EPISODE 065: Fear of the autoflush toilet
Welcome to the Go Diaper Free Podcast where we're all about helping you potty your baby as early as birth. I'm your host, Andrea Olson, author and mom of five ECed babies. This is episode 65, Fear of the autoflush toilet: how to help your child overcome her fear of being autoflushed away.
Okay, so you can find the show notes to this episode over at godiaperfree.com/65 including a full transcript, a place to interact with me through the comments, and a special video of a family pottytunity we did when my daughter, my oldest daughter, was three years old at the Biltmore House and was terrified of getting on the toilet because of the autoflusher and how I very firmly, yet kindly helped her overcome that fear that day. Of course, she has this eternal fear of the autoflush. This is why I'm doing this podcast right now.
I have something to share with you first. So some of you from my Instagram know that we started homeschooling Isadora for kindergarten and it went really, really well for one month. So it turns out she really wants to go to kindergarten and be with other kids there. She wasn't really jiving with the homeschool activities we had going on. She felt really shy. She really wanted to eat at the cafeteria and ride the bus, stuff like that. So since we're not doing extended travel right now and she happens to love school, I happened to be fine with whatever decision we make as a family. We have sent her back to kindergarten. Her first day there was two days ago at the time of this recording.
My work was honestly suffering. I was only getting in about an hour a week of work versus 20 before we did homeschool. I run three businesses, so it's a lot and I produce a lot of our income for our family as well. So that was a problem for our family, but really I had no downtime at all with like homeschool, then all the other kids, then meal prep, then cooking a fresh meal, then going to bed. There was literally no time to breathe.
But the more important thing is she really wants to be in kindergarten, she really wants to be in school, and we have this great small public school down the road. The reason I'm sharing this long story in an episode about the autoflush toilet is that in their kindergarten class, right next to it, they have a toilet, and I showed it to her when I dropped her off the first day. I did not notice that it had an autoflush sensor on it. Apparently she did. She decided to not go to the bathroom until 2PM that day. She was very excited to be there, but also very reluctant to go into that toilet. Apparently she asked to go in four different times and she would put a little piece of toilet paper on top of the autoflush sensor and it kept blowing off. My heart absolutely breaks thinking about her in that situation, not knowing what to do, and one of her biggest challenges is honestly being so shy sometimes that she won't ask for help. She was embarrassed. She ended up peeing herself through her underwear into her shoes all over the floor. She told me after school that none of the kids saw it, but that the teacher came in and she helped her and she cleaned it up and she wasn't mad at her, was her words. "She wasn't mad at me for doing it," and I was like, "Of course not."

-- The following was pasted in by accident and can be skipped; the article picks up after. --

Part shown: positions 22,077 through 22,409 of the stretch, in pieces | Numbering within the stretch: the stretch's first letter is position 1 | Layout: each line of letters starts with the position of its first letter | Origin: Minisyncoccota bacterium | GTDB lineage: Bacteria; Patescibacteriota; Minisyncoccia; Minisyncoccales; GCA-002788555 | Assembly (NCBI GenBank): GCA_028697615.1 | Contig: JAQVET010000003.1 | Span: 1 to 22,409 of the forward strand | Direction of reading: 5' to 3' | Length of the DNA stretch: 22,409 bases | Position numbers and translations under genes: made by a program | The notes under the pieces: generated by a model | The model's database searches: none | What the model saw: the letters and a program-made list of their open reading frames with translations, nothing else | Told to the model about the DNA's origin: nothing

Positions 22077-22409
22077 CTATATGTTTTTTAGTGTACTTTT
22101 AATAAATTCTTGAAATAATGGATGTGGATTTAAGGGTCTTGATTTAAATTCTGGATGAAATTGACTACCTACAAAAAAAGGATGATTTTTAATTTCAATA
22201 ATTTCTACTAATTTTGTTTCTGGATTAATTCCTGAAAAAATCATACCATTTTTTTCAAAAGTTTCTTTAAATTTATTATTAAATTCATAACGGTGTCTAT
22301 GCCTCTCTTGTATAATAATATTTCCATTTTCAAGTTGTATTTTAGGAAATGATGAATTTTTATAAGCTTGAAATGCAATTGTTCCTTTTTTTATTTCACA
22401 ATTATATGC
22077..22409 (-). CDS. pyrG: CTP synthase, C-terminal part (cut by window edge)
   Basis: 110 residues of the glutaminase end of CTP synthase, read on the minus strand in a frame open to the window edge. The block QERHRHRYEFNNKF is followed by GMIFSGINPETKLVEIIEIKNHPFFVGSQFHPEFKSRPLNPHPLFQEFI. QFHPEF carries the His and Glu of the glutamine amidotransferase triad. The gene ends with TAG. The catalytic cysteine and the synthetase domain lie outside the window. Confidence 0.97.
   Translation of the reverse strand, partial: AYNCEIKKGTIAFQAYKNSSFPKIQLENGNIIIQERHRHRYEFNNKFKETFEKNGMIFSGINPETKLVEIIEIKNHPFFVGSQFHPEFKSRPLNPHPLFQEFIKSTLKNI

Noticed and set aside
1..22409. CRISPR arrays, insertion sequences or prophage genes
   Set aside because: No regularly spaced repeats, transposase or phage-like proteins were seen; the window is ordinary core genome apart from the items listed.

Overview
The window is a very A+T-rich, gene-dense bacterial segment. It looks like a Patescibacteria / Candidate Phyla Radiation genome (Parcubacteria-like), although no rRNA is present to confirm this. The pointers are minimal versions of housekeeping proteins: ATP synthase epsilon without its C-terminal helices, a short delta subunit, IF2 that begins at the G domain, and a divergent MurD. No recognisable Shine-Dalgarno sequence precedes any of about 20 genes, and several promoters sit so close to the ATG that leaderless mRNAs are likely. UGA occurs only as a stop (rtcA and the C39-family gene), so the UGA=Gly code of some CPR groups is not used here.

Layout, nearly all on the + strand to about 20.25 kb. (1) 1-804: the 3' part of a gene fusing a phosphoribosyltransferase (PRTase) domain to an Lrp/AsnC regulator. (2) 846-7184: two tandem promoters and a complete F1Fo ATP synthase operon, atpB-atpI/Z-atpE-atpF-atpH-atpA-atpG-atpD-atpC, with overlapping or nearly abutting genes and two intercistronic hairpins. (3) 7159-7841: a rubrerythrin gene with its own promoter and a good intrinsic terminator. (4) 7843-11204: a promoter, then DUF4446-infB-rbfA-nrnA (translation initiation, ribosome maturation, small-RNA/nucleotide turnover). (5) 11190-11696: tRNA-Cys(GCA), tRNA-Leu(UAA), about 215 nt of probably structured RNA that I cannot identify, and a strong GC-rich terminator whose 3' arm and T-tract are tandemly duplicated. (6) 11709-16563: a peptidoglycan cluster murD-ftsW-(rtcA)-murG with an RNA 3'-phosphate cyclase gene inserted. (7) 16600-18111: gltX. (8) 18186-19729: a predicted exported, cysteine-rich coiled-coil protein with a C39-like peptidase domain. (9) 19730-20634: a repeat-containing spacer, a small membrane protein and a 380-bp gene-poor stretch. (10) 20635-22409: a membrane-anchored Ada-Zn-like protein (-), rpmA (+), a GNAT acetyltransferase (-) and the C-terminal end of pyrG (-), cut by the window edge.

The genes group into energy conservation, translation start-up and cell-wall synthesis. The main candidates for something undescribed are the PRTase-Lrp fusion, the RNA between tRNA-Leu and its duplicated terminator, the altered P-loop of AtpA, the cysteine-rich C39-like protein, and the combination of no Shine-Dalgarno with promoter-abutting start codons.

But this child, she's six years old now and she has never ever ever had an accident since she was 15 months old. She was out of diapers at 13 months telling us every time at 15 months and literally has never had an accident since then. At night time, sure sometimes because she was a heavy sleeper so we did have her in a diaper backup at night until 26 months because if she were naked at night or had underwear on she would just pee everywhere. And I've definitely talked about that on my blog before. But first day of kindergarten, accidents are actually pretty common. Intense fear of autoflush toilets is also very common. With my family, she's the only one who has this fear and it is really, really bad. So after feeling incredibly guilty and saying, "Oh my gosh, I should have put her in kindergarten a month ago or I shouldn't have put her in kindergarten at all." And all of the mommy guilt, I went through all of those steps in stages.
I decided because she was fine with it and she was like, "I can't, I love kindergarten, can't wait to go back tomorrow." They sent her home in different shoes and in some biker shorts and stuff. I felt so bad. I called the school and the principal's assistant said she's been teaching in that kindergarten room before and they would give them Post-it Notes. I do teach that in my potty training book. It didn't occur to me to offer those. So I showed my daughter how to put them on and she now has those in her cubby right next to the toilet. And yesterday she went back and the teacher reported to me that she went several times. I told her, "Go morning snack, go at lunch, go at afternoon snack, because that's what you always do at home and ask the teacher, this is how you raise your hand. This is how you say come here and you whisper it in her ear if you feel shy." So we went over all of this really intense training to help her to get really mentally prepared to feel like she could overcome the autoflush the next day.
And that got me thinking I need to do a podcast on this one. So, you guys, the fear is real. I have some solutions right now. Let's go through them and at the end I'll tell you about the video of our family pee and what I did with her three years ago to help her to go that day. And it's a continual training, you guys. Some kids are terrified of the autoflush and I really wished that those and those loud hand dryers were never invented.